When the editor of the
Manchester Guardian first heard the neologism
in 1928, he exclaimed: "The word is half Greek and half Latin - no good will
come of it"; what device-name is it?
Etymology, Etymology, and more Etymology
as well as grammar, usage, euphemism, slang, jargon, semantics, linguistics, neologism, idiom, cant, and argot.
The critically-acclaimed board game
consists of tough questions about the nuances of the English language.
The inventor, John Baird, coined the name
by combining the Greek tele, distant, with the
Latin vision, seeing.
Some language purists - i.e., the ones who prefer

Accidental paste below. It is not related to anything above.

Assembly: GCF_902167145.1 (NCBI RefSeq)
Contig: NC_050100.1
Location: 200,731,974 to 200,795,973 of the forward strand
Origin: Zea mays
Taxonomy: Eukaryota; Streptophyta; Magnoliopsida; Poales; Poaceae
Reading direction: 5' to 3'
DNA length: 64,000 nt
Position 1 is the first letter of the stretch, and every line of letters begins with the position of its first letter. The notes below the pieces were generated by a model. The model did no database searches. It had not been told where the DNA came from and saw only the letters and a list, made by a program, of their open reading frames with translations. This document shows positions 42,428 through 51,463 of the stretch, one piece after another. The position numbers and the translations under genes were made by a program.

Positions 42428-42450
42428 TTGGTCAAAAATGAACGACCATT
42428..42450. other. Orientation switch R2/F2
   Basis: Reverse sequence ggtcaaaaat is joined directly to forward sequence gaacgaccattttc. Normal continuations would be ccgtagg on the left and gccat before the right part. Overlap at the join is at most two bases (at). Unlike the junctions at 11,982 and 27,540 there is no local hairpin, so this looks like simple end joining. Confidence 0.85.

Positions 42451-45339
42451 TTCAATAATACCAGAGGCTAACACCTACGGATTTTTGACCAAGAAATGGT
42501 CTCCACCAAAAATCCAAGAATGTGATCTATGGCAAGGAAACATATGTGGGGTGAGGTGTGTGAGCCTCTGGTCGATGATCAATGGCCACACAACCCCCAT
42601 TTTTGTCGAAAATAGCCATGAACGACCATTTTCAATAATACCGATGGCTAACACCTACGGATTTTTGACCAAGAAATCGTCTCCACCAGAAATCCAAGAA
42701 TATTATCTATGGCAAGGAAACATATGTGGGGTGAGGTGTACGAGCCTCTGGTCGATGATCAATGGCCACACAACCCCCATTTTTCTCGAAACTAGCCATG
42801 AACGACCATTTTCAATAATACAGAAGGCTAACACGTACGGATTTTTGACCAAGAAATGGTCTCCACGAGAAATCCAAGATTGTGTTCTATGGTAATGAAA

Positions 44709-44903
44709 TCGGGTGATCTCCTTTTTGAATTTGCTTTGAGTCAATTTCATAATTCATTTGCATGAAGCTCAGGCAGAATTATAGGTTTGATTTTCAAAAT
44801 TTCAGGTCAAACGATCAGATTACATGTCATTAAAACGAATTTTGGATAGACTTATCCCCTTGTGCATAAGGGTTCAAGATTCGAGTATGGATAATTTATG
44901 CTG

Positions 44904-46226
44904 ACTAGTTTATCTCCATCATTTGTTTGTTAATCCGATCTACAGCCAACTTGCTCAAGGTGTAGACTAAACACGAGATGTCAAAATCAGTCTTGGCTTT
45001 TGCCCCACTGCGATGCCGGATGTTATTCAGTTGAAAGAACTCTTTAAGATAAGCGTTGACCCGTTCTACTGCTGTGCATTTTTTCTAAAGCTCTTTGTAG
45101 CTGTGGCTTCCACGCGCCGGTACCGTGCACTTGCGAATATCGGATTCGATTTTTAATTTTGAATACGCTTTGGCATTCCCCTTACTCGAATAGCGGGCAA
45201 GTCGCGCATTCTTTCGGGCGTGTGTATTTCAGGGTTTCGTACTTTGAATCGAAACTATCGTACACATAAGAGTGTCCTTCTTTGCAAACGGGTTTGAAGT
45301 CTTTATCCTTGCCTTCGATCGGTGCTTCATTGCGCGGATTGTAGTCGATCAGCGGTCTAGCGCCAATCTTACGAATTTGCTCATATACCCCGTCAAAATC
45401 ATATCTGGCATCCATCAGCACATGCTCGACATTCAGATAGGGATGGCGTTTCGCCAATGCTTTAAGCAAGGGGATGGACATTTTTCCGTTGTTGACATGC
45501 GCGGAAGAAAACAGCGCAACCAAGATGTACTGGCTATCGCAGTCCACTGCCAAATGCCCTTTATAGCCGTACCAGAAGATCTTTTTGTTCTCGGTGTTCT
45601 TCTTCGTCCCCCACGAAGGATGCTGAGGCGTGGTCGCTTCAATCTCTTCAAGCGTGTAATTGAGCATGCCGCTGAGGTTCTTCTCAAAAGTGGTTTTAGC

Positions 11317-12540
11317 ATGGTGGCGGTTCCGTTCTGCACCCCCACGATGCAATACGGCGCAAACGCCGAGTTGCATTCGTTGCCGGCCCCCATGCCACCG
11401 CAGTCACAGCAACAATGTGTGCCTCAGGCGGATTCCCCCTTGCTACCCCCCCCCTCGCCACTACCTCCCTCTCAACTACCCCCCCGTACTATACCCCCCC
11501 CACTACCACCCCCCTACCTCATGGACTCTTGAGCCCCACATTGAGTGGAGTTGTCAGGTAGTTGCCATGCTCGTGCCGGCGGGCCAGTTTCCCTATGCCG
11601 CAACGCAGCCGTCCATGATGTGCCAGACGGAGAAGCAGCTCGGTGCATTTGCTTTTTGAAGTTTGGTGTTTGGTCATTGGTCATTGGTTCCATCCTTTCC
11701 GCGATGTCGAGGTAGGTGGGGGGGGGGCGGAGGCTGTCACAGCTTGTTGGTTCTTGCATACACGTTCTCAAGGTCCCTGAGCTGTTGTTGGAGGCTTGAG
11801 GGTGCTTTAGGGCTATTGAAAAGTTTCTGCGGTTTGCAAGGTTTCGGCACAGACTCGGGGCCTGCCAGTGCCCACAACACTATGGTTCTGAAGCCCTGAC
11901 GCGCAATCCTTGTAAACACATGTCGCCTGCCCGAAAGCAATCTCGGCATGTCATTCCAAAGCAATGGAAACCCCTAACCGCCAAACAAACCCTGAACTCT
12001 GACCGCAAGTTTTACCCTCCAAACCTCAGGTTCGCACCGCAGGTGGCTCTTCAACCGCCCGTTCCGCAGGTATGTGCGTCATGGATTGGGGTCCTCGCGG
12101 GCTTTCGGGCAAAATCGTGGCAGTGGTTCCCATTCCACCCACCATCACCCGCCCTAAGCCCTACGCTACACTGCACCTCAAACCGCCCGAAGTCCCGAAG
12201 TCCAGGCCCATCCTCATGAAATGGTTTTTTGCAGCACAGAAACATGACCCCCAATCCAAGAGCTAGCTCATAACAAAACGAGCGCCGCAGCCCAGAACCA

that newly-made words be constructed from same-language roots - wished the
device had been called either the teleopsis or proculvision. Of course, those
who watch proculvision should eat PV Dinners and subscribe to the PV
The same dilemma confronted us when we were looking
for a name the new quantum-physics effect we discovered in 1993. We called it
quantum teleportation, over the objections of one of my coauthors, who thought
it should be called quantum telepheresis. I overcame his objections by arguing
that teleportation was already a well established word in the science fiction
literature. For more details see:
Charles H. Bennett)
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